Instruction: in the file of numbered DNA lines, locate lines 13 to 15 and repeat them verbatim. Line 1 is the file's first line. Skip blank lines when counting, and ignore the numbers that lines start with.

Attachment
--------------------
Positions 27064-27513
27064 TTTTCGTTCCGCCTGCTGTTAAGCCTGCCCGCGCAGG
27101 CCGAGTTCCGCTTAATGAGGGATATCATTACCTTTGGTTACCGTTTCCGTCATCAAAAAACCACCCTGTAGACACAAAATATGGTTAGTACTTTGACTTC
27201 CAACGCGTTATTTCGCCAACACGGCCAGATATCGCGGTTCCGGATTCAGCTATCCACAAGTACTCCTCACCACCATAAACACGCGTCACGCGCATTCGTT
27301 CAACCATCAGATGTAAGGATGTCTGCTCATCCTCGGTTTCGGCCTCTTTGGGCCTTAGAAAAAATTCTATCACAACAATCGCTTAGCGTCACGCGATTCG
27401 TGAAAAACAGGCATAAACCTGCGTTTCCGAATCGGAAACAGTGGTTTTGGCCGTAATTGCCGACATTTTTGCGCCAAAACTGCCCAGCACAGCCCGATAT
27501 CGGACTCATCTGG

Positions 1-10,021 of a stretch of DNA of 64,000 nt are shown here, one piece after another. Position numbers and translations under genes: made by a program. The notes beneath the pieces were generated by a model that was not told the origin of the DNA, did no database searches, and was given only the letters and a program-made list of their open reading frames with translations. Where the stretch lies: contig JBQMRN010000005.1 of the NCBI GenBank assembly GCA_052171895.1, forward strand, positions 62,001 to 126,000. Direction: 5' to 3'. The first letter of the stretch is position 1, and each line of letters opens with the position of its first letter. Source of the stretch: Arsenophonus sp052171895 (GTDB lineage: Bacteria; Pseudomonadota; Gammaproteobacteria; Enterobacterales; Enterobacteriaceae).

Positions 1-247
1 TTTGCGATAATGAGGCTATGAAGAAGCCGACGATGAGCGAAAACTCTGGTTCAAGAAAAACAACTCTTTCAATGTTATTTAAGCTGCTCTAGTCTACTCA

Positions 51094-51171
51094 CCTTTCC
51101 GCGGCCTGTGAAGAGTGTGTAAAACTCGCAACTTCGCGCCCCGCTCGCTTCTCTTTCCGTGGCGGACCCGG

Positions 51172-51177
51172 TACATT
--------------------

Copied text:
51101 GCGGCCTGTGAAGAGTGTGTAAAACTCGCAACTTCGCGCCCCGCTCGCTTCTCTTTCCGTGGCGGACCCGG

Positions 51172-51177
51172 TACATT